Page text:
Yes, in times of pandemic, we must be careful not to take germs out of our homes! Do we agree that our germs are with us, wherever we go? So as soon as we go out, whether we have washable tissues or disposable ones with us, we have to watch out for our germs!
If you blow your nose with a disposable tissue, you must throw it away and wash your hands.
If you blow your nose with a washable tissue, you must put it in a waterproof pouch and wash your hands.
That's what we have to do.
Who here has ever blown their nose and put their disposable tissue in their pocket? The same pocket you stick your hand in because it's cold? Whether it's paper or fabric, if you do that, we've just canceled all the talk that one is more hygienic than the other, do we agree?
Besides, who here does the same thing with their mask? Puts it back in your pocket in bulk after using it for 2 hours and doesn't wash your hands immediately after taking it off?
Entk, it’s just to say that sometimes, reality is less beautiful and chic…
And I would add that when we have washable Boat handkerchiefs, we normally have a double pouch to bring them with us. So we are really better prepared to blow our nose because we have a place to put our used tissue.
In addition, our tissues are much thicker than disposable ones; so there is really less chance of getting your fingers wet.
So if you ever need to blow your nose and you don't plan to follow all the instructions properly, our tissues and our pouch are more hygienic than a disposable tissue!
If we plan to follow all the instructions, the two are equivalent if we have a pouch with us to store our washables. As for our reusable masks elsewhere.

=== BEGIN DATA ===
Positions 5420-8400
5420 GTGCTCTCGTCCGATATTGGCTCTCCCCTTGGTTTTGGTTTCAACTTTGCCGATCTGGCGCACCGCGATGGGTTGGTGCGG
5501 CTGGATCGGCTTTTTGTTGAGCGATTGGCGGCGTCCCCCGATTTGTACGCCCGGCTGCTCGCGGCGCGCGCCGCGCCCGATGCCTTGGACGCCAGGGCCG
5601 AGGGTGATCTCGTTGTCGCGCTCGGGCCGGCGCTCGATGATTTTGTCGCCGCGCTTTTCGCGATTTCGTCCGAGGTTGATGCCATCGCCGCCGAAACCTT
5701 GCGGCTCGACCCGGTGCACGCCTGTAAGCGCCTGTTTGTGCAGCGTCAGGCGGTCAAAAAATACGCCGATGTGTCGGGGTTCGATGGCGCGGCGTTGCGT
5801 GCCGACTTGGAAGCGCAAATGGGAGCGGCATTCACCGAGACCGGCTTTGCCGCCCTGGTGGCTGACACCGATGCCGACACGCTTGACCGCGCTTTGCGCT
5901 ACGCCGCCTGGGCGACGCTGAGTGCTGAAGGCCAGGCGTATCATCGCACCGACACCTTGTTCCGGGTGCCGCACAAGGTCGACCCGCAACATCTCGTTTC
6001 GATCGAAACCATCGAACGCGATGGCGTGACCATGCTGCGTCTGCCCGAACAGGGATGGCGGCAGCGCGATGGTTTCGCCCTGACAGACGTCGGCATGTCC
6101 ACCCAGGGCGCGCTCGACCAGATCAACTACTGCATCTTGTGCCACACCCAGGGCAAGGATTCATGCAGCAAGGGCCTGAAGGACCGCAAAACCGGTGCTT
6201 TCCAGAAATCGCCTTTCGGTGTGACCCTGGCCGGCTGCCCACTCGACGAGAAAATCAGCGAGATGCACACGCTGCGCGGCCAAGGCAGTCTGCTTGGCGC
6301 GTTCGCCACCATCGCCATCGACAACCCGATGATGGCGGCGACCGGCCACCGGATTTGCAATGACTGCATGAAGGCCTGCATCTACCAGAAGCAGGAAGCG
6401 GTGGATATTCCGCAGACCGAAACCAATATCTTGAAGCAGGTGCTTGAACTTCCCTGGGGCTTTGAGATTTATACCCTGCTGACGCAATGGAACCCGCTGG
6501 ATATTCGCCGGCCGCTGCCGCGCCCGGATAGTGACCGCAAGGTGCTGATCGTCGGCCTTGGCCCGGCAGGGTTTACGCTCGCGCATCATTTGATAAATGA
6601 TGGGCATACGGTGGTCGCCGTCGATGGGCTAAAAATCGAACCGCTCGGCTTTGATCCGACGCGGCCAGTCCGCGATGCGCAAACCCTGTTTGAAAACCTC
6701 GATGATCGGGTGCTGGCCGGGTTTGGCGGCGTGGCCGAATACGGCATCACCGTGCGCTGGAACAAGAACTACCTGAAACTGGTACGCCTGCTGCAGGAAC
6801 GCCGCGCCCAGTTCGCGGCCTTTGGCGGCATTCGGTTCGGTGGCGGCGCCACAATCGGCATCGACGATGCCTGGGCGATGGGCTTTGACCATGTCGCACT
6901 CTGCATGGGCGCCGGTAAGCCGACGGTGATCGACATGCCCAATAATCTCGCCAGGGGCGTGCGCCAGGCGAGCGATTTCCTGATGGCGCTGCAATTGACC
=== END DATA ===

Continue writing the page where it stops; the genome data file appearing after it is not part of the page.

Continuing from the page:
REVIEW OF WASHABLE TISSUES
Following the sharing of the La Presse publication on Facebook – among others on the Maître Live – Radio X page, I was surprised to see that people didn't even read it and immediately commented that they found it disgusting , sickening or even irresponsible in times of pandemic.
One of my clients was also disturbed to read certain comments, because when we embrace eco-friendly products in our lives, it is us who are attacked with insignificant comments like that; It's like people are saying that we're the ones who are disgusting.
Well, that's what you might first think. What I see are people who just haven't understood yet...
If only they knew everything that was washable about THEM!
Their bucket hats in which they sweated all day, their rags for washing the floor, their dishes and utensils (which they put back in their MOUTH after washing them)! And then the most disgusting thing EVER is someone wiping their runny nose after eating soup?
I even read one person commenting on this: “Think the world has become a momoune. The worst part is that the people who complain about reusable handkerchiefs must be eating ass and think it's okay, but handkerchiefs beeeeurk.
It makes me laugh. Always keep this in mind. All troll comments will always come across better. 😉
The article concludes with the following question: Is it greener?
In the end, it's all a question of quantity! If we transfer the 40,000 tonnes of disposable per year to washable, after 30 years, we will have consumed 40,000 tonnes instead of 1,200,000 tonnes.
In other words, YES it is more ecological, because we substantially reduce the quantity of paper tissues that are produced and thrown away. (And stop saying that it takes water to wash them! It takes water to wash your laundry anyway.)
So GO for the eco-friendly gesture, plus it will be much more economical and you can make the transition without compromising your comfort!